Kim Watt-Senner is hoping to add councillor to her list of community roles in Fraser Lake. Contributed photo

Retired RCMP officer Kim Watt-Senner in the running for Fraser Lake council

Watt-Senner spent 19 years with the RCMP and also owns a business in Fraser Lake

A retired RCMP officer and active community member, Kim Watt-Senner would like a seat on Fraser Lake village council.

Watt-Senner and her husband, also a retired RCMP officer, moved to Fraser Lake a few years ago.

“My husband grew up in Fraser Lake, so that was the pull to come back,” says Watt-Senner.

“We loved the area and wanted to retire on the lake. We bought a ranch on the water and once we got situated with our animals and the infrastructure, I became involved with the community. I feel that when a community is this special, you have to give back.”

Watt-Senner calls Fraser Lake a “hidden gem,” with its wealth of outdoor activities and beautiful surroundings.

She has been PAC president at Fraser Lake Elementary Secondary School for two terms, coached basketball and community soccer teams along with her husband, and started a business, The Rusty Pitchfork Farm Market.

She also previously owned an professional organizing company, which went on to become Canada’s largest professional organizing company.

“We had franchises in B.C., Alberta and Saskatchewan, we were going into Ontario, and my husband was in a police car accident and he ended up leaving the RCMP a few years after that. So we decided that we wanted to do more of the things we loved, which was family and outdoor time, and less of the things we didn’t care for, which was being crazy busy.”

But Watt-Senner is prepared for the challenge of sitting on council.

“I believe that sometimes when someone comes from the outside in, they bring new ideas to the table and I think that maturity and good personal organizational skills are really a lovely blend for success, insofar as the political arena is concerned. I love people. I have a lot of fun,” she comments.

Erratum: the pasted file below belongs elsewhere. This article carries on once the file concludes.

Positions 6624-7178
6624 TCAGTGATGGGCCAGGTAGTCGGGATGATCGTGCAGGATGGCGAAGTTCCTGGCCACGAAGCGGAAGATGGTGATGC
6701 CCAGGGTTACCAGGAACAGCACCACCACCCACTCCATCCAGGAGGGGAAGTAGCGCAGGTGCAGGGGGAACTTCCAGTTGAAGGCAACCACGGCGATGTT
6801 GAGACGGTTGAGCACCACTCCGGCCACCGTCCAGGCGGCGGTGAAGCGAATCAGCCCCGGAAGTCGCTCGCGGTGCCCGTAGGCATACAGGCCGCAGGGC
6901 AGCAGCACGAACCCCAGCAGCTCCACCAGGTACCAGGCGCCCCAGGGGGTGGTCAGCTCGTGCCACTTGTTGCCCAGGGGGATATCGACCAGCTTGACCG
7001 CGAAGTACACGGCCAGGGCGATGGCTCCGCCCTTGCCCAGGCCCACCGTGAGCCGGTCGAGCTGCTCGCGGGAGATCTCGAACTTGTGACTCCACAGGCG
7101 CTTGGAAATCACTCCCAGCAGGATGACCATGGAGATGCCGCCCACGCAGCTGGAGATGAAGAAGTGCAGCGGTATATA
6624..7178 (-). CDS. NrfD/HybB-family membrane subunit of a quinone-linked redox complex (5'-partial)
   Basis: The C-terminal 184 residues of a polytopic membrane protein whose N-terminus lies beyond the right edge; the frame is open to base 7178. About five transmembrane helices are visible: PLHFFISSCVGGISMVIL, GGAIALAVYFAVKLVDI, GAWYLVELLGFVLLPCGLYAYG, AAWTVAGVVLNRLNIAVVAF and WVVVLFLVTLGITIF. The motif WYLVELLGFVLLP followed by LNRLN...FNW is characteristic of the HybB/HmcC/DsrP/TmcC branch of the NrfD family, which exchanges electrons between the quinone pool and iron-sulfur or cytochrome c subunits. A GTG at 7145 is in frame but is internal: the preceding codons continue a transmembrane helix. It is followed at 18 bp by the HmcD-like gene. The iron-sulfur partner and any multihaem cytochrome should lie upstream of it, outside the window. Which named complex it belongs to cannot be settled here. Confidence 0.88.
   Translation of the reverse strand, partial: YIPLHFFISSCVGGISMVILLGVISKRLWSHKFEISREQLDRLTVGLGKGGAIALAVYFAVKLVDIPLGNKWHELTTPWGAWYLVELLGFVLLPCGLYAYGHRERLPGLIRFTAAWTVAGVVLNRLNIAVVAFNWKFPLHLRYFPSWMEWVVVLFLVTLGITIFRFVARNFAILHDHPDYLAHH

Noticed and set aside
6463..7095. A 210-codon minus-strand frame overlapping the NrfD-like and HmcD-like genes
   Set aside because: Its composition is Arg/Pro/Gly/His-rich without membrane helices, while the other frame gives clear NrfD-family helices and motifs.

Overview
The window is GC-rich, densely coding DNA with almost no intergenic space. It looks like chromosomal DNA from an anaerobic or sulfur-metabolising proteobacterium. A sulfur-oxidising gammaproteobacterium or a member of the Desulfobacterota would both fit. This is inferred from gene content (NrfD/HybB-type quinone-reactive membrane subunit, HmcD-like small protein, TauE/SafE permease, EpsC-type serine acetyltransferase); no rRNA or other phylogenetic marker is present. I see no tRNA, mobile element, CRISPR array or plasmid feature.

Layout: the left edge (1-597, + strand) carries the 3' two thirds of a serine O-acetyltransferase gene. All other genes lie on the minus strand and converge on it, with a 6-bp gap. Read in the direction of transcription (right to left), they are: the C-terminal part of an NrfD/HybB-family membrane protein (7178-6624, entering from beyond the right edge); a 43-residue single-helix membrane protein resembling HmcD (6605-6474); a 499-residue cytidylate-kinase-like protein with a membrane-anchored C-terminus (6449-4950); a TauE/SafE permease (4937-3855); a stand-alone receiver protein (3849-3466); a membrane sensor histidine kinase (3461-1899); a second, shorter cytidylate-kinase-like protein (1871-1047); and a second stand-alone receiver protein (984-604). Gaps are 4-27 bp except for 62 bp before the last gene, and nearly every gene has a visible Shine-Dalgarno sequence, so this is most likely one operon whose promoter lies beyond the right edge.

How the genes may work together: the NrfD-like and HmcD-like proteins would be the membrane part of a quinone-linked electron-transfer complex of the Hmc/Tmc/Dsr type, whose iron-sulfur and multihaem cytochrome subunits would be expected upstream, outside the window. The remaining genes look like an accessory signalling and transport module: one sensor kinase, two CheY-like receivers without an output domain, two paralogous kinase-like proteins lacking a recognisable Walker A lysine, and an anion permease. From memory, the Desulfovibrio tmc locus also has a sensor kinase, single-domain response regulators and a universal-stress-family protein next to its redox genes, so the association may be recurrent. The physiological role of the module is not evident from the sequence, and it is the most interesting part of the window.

She would like to see Fraser Lake diversify its economy.

“Right now we have the sawmill and we have a bit of tourism, and some ranching in there as well.

“The community has been still trying to recuperate from the loss [of the mine]. Our major industry now is obviously wood and wood byproducts, but unfortunately there is flux in the market for lumber. I would love to see Fraser Lake diversify into some type of manufacturing,” she says.

She also thinks the area’s tourism industry could grow.

“We have a gorgeous ecological paradise – we have a beautiful lake, mountains, outdoor activities, clean air, affordable living… it’s the perfect recipe to increase tourism dollars. I believe we need to increase our ability to access those funds. We need to look at different avenues to pull those tourist dollars into our community.”

Watt-Senner believes her experience in managing businesses would be an asset on council.

“I have a level head, I can listen and have common sense. I believe in being an independent thinker and I’m not afraid to take a stand on tough issues, as long as they are the best course of action for our community. I’m firm but fair,” she says.

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